Combined code comes under the microscope

Governance experts are hoping for improvements to rules on audit committees
and compliance disclosures, when the Financial Reporting Council completes its
latest review of the combined code on corporate governance.

Last week, FRC chairman Sir Bryan Nicholson announced that the quango was
opening a consultation on the combined code’s effectiveness – a move that has
been welcomed as an opportunity to improve the code further after its first year
of application.

Simon Lowe, risk management services partner at Grant Thornton, said he
expected the consultation to kick off a heated debate between the big FTSE
companies and smaller plcs over the issue of compliance for companies of
different sizes.

‘It will be interesting to see how responses vary between the larger and
smaller plcs,’ Lowe said. ‘Questions will be asked about whether the combined
code is still applicable to all companies and how to use the “comply and
explain” approach without paying lip service to good governance.’

Patricia Peter, head of corporate governance at the Institute of Directors,
said issues around the requirements for audit committees would be at the top of
the agenda.

‘The FRC’s consultation will look at audit committees and anecdotal evidence
that non-executives are being put off because of audit committee requirements,’
Peter said.

David Somerlinck, policy manager at the Pension Investment Research Council,
said he would be calling for improvements to company compliance disclosures
during the FRC’s review.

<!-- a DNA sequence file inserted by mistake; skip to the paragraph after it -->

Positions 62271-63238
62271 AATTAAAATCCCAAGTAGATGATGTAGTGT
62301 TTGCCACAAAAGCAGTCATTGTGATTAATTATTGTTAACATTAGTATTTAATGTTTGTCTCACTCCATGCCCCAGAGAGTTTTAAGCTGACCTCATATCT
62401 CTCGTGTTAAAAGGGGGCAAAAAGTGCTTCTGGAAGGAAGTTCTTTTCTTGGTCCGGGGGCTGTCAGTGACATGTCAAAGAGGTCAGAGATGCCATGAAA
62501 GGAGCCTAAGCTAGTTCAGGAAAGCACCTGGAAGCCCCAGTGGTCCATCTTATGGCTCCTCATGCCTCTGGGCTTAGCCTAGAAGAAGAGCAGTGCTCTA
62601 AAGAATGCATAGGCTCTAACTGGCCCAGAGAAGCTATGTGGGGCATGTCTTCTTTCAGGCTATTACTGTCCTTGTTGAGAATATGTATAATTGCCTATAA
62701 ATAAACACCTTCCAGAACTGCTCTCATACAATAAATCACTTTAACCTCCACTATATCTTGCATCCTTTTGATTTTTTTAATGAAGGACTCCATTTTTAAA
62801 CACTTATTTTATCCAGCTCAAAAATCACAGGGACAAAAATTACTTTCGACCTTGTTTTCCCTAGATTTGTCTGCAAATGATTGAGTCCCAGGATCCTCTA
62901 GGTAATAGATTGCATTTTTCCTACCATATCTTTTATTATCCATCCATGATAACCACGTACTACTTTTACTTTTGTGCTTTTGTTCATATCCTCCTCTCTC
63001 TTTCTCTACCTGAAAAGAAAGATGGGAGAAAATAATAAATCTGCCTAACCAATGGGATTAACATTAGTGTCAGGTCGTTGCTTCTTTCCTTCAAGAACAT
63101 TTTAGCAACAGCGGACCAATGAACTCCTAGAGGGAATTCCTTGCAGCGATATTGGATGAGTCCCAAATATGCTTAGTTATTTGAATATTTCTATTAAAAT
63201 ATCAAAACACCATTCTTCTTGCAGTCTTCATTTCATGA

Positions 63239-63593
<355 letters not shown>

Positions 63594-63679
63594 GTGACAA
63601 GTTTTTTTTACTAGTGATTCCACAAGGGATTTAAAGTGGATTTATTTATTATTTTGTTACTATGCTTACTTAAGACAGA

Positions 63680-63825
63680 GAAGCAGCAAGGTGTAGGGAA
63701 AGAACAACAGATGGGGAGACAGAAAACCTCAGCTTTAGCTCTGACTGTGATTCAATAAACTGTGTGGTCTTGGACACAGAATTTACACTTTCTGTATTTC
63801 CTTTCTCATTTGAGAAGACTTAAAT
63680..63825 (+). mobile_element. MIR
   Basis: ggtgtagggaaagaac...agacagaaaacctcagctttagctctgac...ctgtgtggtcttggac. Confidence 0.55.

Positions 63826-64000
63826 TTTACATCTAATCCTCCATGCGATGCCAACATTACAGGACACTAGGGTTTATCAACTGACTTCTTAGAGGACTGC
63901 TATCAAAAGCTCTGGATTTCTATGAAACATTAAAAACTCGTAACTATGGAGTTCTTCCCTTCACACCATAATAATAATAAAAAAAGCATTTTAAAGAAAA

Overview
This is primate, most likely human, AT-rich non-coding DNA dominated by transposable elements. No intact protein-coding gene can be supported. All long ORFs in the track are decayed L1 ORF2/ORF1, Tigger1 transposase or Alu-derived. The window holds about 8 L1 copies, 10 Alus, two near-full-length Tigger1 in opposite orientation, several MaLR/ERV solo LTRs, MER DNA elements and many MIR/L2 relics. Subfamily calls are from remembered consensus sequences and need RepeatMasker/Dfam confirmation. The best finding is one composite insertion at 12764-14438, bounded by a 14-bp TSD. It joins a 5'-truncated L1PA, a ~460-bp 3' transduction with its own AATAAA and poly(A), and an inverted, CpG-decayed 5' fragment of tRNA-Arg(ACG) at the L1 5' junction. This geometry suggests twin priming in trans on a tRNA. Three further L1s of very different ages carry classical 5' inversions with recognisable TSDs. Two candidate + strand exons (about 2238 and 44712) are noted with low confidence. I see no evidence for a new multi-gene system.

‘We still need to clarify issues around good disclosures of company
compliance,’ Somerlinck said. ‘Investors have had to plough through pages and
pages of documents when companies depart from the guidance in code.’

Somerlinck said there was also room to ease the rules blocking candidates
from chairing more than one FTSE100 company.

‘There should be room to judge these appointments on a case by case basis,’
he said.

The FRC will publish the consultation’s findings at the end of 2005. If any
changes to the combined code are recommended, a separate consultation will be
held early next year.


MyTravel fined £240,000 for accounts error, while Tullow Oil reviews its debt
financing arrangements


Diluted net asset value (NAV) for the year ended March 2005 would have been £89m
higher under IFRS at British Land. The restatement saw NAV
increase from £5.91bn to £5.82bn, while pre-tax profits before exceptionals
climbed from £174.8m to £180.9m. The company said it was working successfully
with an industry body to set out guidance for net assets and earnings.

Imperial tobacco is bracing itself for a 5% hit to profits
after the European Court of Justice’s Advocate Jacobs issued an opinion saying
that Imperial’s ‘singles’ tobacco product should be taxed at the same rate as
normal cigarettes. ‘Singles’, pre-rolled cartridges of tobacco which cannot be
smoked immediately after purchase, are only sold in Germany and account for
about 25% of German profits.


Progress made in renegotiating financing arrangements is set to provide
Tullow Oil with up to $850m (£484.5m) of ‘debt capacity’. The
oil company said the refinancing would provide ‘greater flexibility’ for funding
its ongoing development programmes. The debt facility should be in place this

The FSA has fined MyTravel £240,000 for leaving £24.3m of
losses out of its accounts. The watchdog said the breach of rules was not
deliberate. The inaccuracies came to light in 2002.


Information management group Microgen has postponed the
announcement of its interimresults for 2005 so it will havemore time to prepare
for its transition to IFRS. In a trading statement, the company said it would
defer the release of the results for the six months to theend of June until
September, but emphasised that the switchwould have no material impacton the


Oriel Resources has been boosted by news that its 90%-owned
subsidiary, Muzbel LLP, has been granted investment tax incentives by the
Kazakhstan government.

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